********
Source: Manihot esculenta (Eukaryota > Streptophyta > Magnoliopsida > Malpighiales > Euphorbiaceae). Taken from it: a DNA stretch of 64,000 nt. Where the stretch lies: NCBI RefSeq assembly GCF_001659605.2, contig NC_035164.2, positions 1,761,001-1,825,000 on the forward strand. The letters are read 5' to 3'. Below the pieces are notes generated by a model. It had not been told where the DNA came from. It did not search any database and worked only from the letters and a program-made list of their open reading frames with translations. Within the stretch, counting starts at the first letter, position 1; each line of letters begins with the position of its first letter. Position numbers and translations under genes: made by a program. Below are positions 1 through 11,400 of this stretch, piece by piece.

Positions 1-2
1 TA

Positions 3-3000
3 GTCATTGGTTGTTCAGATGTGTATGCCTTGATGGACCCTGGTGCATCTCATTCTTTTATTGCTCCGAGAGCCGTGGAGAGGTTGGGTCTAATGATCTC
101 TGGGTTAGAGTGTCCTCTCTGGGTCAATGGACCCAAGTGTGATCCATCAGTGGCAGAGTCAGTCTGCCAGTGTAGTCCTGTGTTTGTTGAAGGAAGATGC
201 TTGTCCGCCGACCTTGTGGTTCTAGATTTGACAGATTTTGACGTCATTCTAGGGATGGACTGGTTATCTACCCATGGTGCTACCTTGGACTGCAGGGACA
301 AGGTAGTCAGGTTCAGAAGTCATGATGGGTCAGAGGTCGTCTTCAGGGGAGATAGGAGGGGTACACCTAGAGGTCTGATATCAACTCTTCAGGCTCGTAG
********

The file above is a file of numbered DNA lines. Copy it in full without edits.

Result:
Source: Manihot esculenta (Eukaryota > Streptophyta > Magnoliopsida > Malpighiales > Euphorbiaceae). Taken from it: a DNA stretch of 64,000 nt. Where the stretch lies: NCBI RefSeq assembly GCF_001659605.2, contig NC_035164.2, positions 1,761,001-1,825,000 on the forward strand. The letters are read 5' to 3'. Below the pieces are notes generated by a model. It had not been told where the DNA came from. It did not search any database and worked only from the letters and a program-made list of their open reading frames with translations. Within the stretch, counting starts at the first letter, position 1; each line of letters begins with the position of its first letter. Position numbers and translations under genes: made by a program. Below are positions 1 through 11,400 of this stretch, piece by piece.

Positions 1-2
1 TA

Positions 3-3000
3 GTCATTGGTTGTTCAGATGTGTATGCCTTGATGGACCCTGGTGCATCTCATTCTTTTATTGCTCCGAGAGCCGTGGAGAGGTTGGGTCTAATGATCTC
101 TGGGTTAGAGTGTCCTCTCTGGGTCAATGGACCCAAGTGTGATCCATCAGTGGCAGAGTCAGTCTGCCAGTGTAGTCCTGTGTTTGTTGAAGGAAGATGC
201 TTGTCCGCCGACCTTGTGGTTCTAGATTTGACAGATTTTGACGTCATTCTAGGGATGGACTGGTTATCTACCCATGGTGCTACCTTGGACTGCAGGGACA
301 AGGTAGTCAGGTTCAGAAGTCATGATGGGTCAGAGGTCGTCTTCAGGGGAGATAGGAGGGGTACACCTAGAGGTCTGATATCAACTCTTCAGGCTCGTAG